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Breaking: Global COVID-19 IPR waiver approved

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Frits Gerritzen

Partner

Amsterdam

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Charley Robbers

Associate

Amsterdam

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20 June 2022

Last Friday 17 June 2022, the WTO member states came to an agreement on the long negotiated TRIPS Waiver. In its annual 6 days conference (the Ministerial Conference), the WTO member states agreed that all developing country members (the Eligible Member States) may authorise the production of a patented COVID-19 vaccine without the consent of the patent owner.

The decision is largely in line with the text of the compromise that leaked earlier this year. The highlights of the new TRIPS Waiver are as follows:

  • Eligible Member States may authorize the use of the subject matter of a patent required for the production and supply of COVID-19 vaccines without the consent of the right holder to the extent necessary to address the COVID-19 pandemic. In an unclear footnote, the decision mentions that for this purpose the meaning of 'subject matter of a patent' includes ingredients and processes necessary for the manufacture of the COVID-19 vaccine;

  • Provisions or other measures, such as executive orders, emergency decrees, and judicial or administrative orders could be used to effectuate the patent waiver, regardless of a compulsory license regime could be applied;

  • The Eligible Member State has no obligation to undertake efforts to obtain an authorisation from the patentee first;

  • Eligible Member States may waive the requirements of the TRIPS agreement that direct them to predominantly supply their domestic market and allow products subject to the waiver to be exported to other Eligible Member States to help ensure equitable access to COVID-19 vaccines. Eligible Member States must undertake all reasonable efforts to prevent the re-exportation of such COVID-19 vaccines to other member states. In turn, member states shall ensure the availability of effective legal means to prevent the importation, as well. However, re-exportation for humanitarian and not-for-profit purposes may be allowed in exceptional circumstances; 

  • Adequate remuneration for the patent holder in accordance with clause 31 (h) of the TRIPS Agreement shall be determined by taking account of the humanitarian and not-for-profit purpose of the vaccine distributions and existing good practices in instances of national emergencies, pandemics or similar circumstances;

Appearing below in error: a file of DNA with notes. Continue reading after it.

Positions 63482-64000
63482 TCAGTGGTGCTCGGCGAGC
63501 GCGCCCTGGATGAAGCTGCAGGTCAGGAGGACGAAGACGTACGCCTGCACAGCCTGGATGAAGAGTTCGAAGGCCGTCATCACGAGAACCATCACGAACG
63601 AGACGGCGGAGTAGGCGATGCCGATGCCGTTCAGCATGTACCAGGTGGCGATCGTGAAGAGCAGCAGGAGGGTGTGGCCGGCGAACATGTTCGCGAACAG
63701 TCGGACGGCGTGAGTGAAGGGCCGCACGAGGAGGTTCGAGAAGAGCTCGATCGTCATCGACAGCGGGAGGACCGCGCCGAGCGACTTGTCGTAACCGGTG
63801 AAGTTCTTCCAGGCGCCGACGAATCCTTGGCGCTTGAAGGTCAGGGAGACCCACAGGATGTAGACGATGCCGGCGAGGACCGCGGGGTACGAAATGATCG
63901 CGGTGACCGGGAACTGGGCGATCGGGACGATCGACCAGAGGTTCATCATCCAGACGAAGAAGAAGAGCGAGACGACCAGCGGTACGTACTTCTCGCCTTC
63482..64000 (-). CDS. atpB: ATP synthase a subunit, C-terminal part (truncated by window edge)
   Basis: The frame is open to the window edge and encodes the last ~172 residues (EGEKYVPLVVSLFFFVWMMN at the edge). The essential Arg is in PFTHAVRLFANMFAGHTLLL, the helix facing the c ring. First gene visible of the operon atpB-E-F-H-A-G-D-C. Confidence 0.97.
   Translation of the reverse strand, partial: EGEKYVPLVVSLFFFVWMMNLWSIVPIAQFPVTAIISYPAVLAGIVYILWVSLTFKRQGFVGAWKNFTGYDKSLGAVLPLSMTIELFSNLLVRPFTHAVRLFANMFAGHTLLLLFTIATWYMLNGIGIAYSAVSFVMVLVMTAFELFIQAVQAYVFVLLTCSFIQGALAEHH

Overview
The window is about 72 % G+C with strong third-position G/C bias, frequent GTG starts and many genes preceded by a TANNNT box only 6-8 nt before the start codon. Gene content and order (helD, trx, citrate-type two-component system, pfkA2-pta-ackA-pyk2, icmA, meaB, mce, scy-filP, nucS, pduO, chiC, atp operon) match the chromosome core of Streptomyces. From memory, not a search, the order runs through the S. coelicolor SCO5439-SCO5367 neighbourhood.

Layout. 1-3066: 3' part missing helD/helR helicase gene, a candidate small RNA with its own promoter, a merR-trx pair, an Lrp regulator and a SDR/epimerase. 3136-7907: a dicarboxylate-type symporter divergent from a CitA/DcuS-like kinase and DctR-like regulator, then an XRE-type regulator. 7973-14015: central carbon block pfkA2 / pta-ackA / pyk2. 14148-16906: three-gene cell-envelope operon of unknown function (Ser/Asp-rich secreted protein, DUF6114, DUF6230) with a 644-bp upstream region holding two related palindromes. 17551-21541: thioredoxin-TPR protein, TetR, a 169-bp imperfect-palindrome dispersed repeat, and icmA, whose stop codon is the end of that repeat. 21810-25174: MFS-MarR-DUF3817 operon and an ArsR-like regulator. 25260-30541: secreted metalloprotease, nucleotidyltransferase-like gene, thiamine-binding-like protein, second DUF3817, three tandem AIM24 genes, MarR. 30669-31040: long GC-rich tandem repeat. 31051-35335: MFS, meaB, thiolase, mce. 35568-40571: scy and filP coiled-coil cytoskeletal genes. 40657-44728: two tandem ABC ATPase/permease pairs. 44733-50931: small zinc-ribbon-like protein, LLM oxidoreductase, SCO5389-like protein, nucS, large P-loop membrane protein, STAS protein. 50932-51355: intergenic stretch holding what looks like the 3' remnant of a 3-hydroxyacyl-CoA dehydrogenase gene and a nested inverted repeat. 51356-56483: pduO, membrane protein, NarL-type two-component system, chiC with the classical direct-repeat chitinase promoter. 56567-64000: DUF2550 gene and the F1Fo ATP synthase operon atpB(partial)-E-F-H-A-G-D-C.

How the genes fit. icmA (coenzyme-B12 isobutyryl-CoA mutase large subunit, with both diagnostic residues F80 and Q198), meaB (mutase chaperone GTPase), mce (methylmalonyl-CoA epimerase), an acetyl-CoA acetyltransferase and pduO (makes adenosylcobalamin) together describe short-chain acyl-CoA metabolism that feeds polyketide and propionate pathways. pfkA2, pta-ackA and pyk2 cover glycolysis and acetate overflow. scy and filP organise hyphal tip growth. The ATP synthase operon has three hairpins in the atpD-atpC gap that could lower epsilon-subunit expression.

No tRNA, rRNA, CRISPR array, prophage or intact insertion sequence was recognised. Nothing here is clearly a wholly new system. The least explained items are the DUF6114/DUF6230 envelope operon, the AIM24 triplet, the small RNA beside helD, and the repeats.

• The TRIPS Waiver shall be applied by Eligible Member States for five years. The TRIPS Council may extend the waiver period, taking into account the circumstances of the COVID-19 pandemic and will review the operation of the TRIPS Waiver annually; 

  • In December 2022, the member states will decide on the extension of the TRIPS Waiver to cover the production and supply of COVID-19 diagnostics and therapeutics.

The definition of Eligible Member States remains unclear, since the status of ‘developing country’ is announced by countries themselves. Other member states can however challenge the decision of a member state to make use of provisions available to developing countries, such as the TRIPS waiver. Furthermore, the decision calls for developing country members with existing capacity to manufacture COVID-19 vaccines to make a binding commitment not to avail themselves of the TRIPS Waiver. This is a new element in respect of the earlier leaked compromise. The statement raises some questions, since countries with existing capacities are most likely to be able to implement the decision on a short term and help ensure equitable access to COVID-19 vaccines. Furthermore, it is unclear whether such binding statement shall also apply to existing capacities in relation to diagnostics and therapeutics, if the scope of the TRIPS waiver will be extended in December 2022. Also, how will ‘existing capacity’ will be defined?

Unfortunately, other questions we raised in our previous blog also remain unanswered for now. We will monitor any new developments closely and keep you updated accordingly.
 
Read our first blog on the 'Global COVID-19 IPR waiver negotiations'. 

This article was co-authored by Sanne van Esterik.